Bitrate is a measurement of the amount of data used to encode a single second of video. It mainly affects the size and quality of your video. Bitrate is measured in bits per second (bps). While kilobits per second is used for measuring audio files, the same value isn’t used for video files as they are significantly larger in size. Video files are measured using megabits per second.
Two important terms that are often confused are Mbps and MBps. Megabits (Mbps) per second refers to the uploading and downloading speed, while megabytes (MBps) per second defines the amount of info that is transferred.
A higher bitrate improves the quality of a video, while lower bitrate results in a lower quality. Size of a 1 hour 1500 kbps video will be 1500 * 60 * 60 kilobits = 1500 * 60 * 60 / (1000 * 8) MBs of data = 675 MB per hour of video data.
Bitrate, Resolution and Frame rate impact the video quality.
- Resolution – Video resolution refers to the number of picture elements (pixels) spread across a display unit. A 1080p video means – the height of video is 1080 pixels. If the aspect ratio of video is 16:9, the width of video becomes 1080*16/9 – 1920 pixels. So, in common convention 1080p means 1080 pixels as the height of video and 1920 as the width of video. A higher concentration of pixels leads to higher visual quality.
- Frame Rate – A high frame rate is also important when attempting to reach a desirable video quality for one’s stream. A high frame rate yields smooth playback.
Higher resolution yields a clearer picture. On the other hand, higher bitrate yields smoother playback. Because of the lower resolution, a lower bitrate can usually still provide a desirable resolution.
Even with the same resolution, optimum bitrate might vary depending on the video frame rate required for the video. For video lectures with about 30fps it can go up to 2000kbps, while with video content with a higher framerate like 60fps or more it can go up to 5000kbps.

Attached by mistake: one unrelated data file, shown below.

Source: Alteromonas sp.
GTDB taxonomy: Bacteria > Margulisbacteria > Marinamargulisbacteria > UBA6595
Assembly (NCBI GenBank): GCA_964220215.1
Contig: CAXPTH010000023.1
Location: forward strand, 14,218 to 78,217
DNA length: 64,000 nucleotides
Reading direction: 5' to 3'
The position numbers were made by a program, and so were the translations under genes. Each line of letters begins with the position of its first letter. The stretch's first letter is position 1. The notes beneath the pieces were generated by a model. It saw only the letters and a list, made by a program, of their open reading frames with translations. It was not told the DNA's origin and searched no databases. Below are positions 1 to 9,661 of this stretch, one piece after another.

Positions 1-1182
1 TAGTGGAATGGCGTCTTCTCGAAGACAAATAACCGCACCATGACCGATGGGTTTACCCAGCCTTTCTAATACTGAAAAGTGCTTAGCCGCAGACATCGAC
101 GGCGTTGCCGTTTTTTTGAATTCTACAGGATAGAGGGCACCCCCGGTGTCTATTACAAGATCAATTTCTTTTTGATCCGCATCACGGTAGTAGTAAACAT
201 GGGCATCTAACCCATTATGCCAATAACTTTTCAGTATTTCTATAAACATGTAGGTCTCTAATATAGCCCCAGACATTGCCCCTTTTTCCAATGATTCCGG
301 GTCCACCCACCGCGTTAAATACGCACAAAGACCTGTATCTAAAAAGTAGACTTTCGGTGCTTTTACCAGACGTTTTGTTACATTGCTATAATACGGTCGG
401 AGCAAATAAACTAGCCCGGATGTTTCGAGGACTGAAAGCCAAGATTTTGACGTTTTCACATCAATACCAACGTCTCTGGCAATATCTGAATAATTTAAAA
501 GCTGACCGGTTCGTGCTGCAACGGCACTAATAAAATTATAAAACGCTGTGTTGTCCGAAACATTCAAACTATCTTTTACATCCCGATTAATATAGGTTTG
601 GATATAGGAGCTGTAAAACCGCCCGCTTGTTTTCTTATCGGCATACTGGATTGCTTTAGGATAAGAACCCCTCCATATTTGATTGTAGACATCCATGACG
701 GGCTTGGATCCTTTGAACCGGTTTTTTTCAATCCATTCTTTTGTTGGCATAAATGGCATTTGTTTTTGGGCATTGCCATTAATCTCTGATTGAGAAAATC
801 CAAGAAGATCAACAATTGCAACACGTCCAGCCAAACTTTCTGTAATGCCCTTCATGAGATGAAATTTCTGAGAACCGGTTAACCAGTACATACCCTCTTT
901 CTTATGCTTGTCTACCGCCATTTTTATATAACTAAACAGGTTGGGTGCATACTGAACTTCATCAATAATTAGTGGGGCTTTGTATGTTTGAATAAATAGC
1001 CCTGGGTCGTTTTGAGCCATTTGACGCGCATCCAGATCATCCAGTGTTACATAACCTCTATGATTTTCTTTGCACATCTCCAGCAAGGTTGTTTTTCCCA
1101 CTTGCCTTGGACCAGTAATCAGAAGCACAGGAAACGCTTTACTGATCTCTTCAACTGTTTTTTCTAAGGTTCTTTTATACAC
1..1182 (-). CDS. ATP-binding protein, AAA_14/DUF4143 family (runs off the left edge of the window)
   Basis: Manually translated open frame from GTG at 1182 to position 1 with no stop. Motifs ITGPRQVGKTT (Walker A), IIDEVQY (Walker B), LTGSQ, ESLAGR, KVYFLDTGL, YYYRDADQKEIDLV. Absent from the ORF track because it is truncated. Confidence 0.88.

Commonly used video encoder bitrate modes are
- Constant bitrate (CBR) encoding maintains a set bitrate over the entire video clip, but limits the image quality in most cases—especially for complex video segments. CBR is often not an optimal choice for streaming since it does not allocate enough data for the complex segments. This results in lower quality overall.
In CBR encoding, the maximum bit rate is capped to a user-specified value. Encoder dynamically adapts the bit rate of each frame according to previously coded frames and limits the variations of the bit rate in subsequent frames so that perceptible disruptions in the video quality are minimized. However, in some situations, CBR encoding may result in temporary degradation in the video quality. For instance, frames with a large size (due to a scene change or high motion) may be encoded using a higher QP value in order to maintain a constant coded bit rate at the output.
- Variable bitrate(VBR) typically produce significantly higher quality at similar bitrates. The primary benefit of VBR encoding is that it allocates a higher bitrate to the more complex segments of media files and lower bitrates to the simple segments. Adding up the bitrates and dividing by the duration (in seconds) gives the average bitrate for the file.
VBR encoding is an open loop scheme that maintains the video quality at a constant level because each video frame is coded using a fixed QP. This simplifies the codec design, and minimizes encoding and decoding time. Because there are no rate caps, the video bit rate can be bursty and content dependent. For example, scene changes or high motion tend to generate more bits per frame than video conferencing applications.
VBR works as follows
- A VBR system does a first pass of the video file. During this, it analyzes the complexity of the video file.
- The VBR system then categorizes the segments of the video file by their complexity.
- VBR systems transmit data at a variable rate.
- They use one bitrate for the complex segments of the video file, and they use another bitrate for the simpler segments.
- Since they adjust bitrates based on the complexity, VBR systems produce a better quality of videos.
- VBR encoding systems produce output data at different rates for different segments.
VBR systems make two passes in this process. Naturally, this process takes longer. This is a key difference with CBR systems. It is not suitable for live streaming of video, you can’t wait for VBR systems to make two passes since the encoding must be in real-time.
Coding efficiency, video content, frame rate, and quantization all impact the video bit rate. If coarse quantization is used, the quantization parameter (QP) value becomes larger. A larger QP value leads to a higher degree of lossy encoding, which reduces video quality and bandwidth requirements. Many sports programs typically require higher frame rates to capture fast movements and this further increases the video bit rate. For example, a 60 Hz video requires twice the bit rate of the same video with a frame rate of 30 Hz.